Parents defied a county health department’s orders and sent their COVID-infected child to school last month, triggering an outbreak among the students, officials reported.
Seven other students at Neil Cummins Elementary School in Marin County, California, subsequently tested positive for COVID-19 and 75 students had to quarantine, which meant they could not travel or visit relatives over Thanksgiving week, the Marin Independent Journal was the first to report.
One of the seven students with COVID-19 was the sibling of the first to test positive.
Their parents were told in early November that one of their two children tested positive for COVID-19 and they were told to keep both children at home and to notify the school in the town of Corte Madera. They did neither, officials said.
The infected child attended school for seven days before school officials discovered the student had tested positive when a county health official called to ask why the school hadn’t recorded the COVID-19 case in its database.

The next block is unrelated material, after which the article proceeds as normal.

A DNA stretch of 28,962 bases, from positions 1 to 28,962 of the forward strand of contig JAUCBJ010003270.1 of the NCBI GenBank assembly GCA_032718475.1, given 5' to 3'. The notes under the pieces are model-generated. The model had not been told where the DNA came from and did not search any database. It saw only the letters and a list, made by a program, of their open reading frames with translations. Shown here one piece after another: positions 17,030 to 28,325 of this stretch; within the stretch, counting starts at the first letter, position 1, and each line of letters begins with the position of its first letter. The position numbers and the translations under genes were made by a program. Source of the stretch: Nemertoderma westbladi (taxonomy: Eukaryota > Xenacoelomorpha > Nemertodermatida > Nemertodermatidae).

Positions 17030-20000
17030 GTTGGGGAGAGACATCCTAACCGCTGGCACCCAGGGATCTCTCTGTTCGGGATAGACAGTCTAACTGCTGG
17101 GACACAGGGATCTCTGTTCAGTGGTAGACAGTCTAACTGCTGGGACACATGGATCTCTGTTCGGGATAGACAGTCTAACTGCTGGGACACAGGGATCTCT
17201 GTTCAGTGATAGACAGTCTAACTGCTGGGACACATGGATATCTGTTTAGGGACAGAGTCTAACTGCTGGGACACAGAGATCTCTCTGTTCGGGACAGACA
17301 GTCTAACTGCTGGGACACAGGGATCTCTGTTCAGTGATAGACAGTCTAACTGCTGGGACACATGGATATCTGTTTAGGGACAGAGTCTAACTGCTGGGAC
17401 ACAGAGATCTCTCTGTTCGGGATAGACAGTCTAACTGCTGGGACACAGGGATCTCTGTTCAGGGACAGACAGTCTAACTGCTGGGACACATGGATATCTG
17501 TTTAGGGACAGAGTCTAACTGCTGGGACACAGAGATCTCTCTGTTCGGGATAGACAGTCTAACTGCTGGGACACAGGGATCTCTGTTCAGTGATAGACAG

Once local officials learned what had happened, “we just dropped everything,” Brett Geithman, superintendent of the Larkspur-Corte Madera School District, told the Journal as he and his staff arranged immediate testing and contact tracing. All parents in the school were notified of the breach.
None of the other children who tested positive were hospitalized or had significant symptoms, officials said.
The family that triggered the COVID-19 outbreak has not been identified, but a county official said the parents must be held accountable.
“If it is accurate that a parent or guardian did not follow required protocols and knowingly sent their COVID-positive child to school, there should be consequences because they have jeopardized the health and safety of other children, their families and school staff,” Marin Superintendent of Schools Mary Jane Burke said in a statement.
“More than ever before, we need to count on people to make decisions that show care and concern for all.”
Geithman credited strict adherence to COVID-19 safeguards such as universal indoor mask-wearing for limiting the spread of cases in school.
County officials said they’re not aware of a similar case of parents sending a child with COVID-19 to school and failing to alert school officials.
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This article originally appeared on HuffPost and has been updated.